Universal design: Food for thought

Have you ever bought a package of “easy-open” food product that wasn’t “easy” at all? Universal design (UD) refers to ideas that are “meant to produce buildings, products and environments that are inherently accessible to older people, people without disabilities, and people with disabilities”. Ergonomics refers to designing work for people, so clearly there is […]
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Backpack REDUCES spinal loads?

I reviewed an article published in Ergonomics (2014, volume 57, No 2: 262-270) by Rohlmann et al., entitled “How does the way a weight is carried affect spinal loads?” In it, the authors compare carrying a weight four different ways: 1. In one hand 2. In front of the body 3. With loads split between […]
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101 ideas for your ergo program

We’ve been working hard to finish the new “101 ergo solutions” course, which is, at last, ready for print. We’re really looking forward to sharing some of what we’ve learned in the 20 years we’ve been working at Taylor’d Ergo. Along those lines, the fall conference of the Association of Canadian Ergonomists will be hosting […]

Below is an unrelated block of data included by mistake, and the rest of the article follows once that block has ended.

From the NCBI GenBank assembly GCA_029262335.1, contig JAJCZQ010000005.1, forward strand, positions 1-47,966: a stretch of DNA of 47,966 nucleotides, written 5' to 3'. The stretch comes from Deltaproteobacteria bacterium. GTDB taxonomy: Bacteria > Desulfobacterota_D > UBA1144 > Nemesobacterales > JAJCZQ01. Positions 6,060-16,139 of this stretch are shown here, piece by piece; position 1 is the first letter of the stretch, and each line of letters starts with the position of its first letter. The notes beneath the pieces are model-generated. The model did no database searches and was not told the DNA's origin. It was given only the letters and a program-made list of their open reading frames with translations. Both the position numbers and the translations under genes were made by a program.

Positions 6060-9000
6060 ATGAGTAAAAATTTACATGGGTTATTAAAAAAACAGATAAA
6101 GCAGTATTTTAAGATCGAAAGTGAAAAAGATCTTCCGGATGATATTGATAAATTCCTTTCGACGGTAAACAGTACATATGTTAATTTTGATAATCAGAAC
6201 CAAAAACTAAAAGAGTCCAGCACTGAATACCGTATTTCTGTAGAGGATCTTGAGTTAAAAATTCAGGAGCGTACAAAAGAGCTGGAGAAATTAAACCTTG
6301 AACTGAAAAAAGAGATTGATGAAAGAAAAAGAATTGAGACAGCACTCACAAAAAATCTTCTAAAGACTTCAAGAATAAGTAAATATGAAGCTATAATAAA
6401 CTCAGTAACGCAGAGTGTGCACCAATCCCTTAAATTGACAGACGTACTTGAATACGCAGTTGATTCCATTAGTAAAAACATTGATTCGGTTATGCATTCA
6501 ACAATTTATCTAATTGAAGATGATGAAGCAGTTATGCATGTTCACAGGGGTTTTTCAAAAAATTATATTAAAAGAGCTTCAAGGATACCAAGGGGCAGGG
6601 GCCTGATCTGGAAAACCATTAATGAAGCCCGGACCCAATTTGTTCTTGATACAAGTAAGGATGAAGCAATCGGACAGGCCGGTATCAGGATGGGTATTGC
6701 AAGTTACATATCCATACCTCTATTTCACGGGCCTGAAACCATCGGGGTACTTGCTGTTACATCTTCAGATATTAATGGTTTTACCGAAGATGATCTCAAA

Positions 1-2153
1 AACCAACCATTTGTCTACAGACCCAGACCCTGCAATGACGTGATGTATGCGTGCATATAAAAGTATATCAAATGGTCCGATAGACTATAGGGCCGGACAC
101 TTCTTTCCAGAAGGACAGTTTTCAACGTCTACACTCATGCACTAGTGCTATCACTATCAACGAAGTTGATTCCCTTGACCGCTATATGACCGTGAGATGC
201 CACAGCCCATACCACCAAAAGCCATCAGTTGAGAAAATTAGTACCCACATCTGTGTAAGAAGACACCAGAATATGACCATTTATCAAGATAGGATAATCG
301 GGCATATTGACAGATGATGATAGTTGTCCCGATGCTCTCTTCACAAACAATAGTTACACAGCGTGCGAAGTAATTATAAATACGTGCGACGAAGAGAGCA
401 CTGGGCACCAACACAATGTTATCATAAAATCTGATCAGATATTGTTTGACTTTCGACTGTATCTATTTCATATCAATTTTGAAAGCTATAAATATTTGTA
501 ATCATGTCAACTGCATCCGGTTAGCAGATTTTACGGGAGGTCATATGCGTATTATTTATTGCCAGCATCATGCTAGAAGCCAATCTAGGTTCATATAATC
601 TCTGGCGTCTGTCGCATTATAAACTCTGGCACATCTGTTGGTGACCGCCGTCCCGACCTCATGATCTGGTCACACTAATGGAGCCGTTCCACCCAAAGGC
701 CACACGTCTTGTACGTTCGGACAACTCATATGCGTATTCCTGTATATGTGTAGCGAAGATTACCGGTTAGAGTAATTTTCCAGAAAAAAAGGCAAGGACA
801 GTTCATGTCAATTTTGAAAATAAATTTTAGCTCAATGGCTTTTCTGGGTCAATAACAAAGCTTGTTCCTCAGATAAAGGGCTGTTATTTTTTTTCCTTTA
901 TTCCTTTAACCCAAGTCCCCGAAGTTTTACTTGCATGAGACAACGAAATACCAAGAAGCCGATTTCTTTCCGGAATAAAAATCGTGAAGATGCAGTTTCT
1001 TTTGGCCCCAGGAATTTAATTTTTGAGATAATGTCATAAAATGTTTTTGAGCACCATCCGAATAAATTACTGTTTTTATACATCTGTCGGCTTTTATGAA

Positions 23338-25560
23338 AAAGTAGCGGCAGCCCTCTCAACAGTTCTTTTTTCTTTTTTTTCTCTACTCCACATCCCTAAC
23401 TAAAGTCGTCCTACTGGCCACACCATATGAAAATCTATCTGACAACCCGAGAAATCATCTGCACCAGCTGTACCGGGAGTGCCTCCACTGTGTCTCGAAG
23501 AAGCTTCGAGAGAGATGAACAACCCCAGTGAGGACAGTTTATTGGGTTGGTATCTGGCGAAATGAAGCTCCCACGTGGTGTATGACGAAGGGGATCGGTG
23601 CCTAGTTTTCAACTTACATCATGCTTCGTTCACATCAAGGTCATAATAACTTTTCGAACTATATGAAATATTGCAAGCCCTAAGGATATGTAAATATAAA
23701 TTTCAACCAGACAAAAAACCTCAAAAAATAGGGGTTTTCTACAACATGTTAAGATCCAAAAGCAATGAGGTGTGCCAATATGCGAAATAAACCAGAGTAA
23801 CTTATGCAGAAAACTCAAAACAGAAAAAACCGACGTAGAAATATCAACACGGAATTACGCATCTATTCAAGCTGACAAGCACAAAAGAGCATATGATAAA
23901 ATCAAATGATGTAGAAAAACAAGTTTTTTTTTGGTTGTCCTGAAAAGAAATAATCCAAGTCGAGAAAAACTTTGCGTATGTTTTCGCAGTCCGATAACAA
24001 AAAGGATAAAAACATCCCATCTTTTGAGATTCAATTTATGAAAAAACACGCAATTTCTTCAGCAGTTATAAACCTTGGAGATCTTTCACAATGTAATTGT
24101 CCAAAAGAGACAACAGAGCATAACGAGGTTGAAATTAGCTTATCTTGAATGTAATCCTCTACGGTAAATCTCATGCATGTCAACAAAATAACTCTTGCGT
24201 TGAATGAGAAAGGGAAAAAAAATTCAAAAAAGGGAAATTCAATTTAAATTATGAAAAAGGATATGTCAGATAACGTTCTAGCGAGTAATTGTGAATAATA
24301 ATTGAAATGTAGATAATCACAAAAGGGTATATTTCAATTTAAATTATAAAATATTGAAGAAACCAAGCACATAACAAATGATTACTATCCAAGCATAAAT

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Design for extremes

Our last blog talked about “designing for average”, but designing for average doesn’t just mean thinking about height; we also need to consider age and weight. Josie recently tuned in to Humantech’s Webinar on Designing the Workplace for the Aging and Obese Population… kind of a touchy subject. But the presentation definitely reminded us of […]
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Design for average – why not?

At the 2014 Association of Canadian Ergonomists conference in Montreal, we presented a paper on design for average. Sometimes we do this….when you install a counter in your kitchen, or buy a “one-size-fits-all” hand tool, you’re probably considering an “average” user. Usually, this works just fine for most people. But occasionally, the “design-for-average” decision can have […]
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Fall ergo conference

Carrie and Karen will be heading to Montreal in October to present five papers. (“Conference” does not equal “break” for us!) Here’s what we’ll be talking about at the annual ACE conference. (Check out the conference at The impact of design for average: Despite our understanding that we must design for the “limiting user” […]
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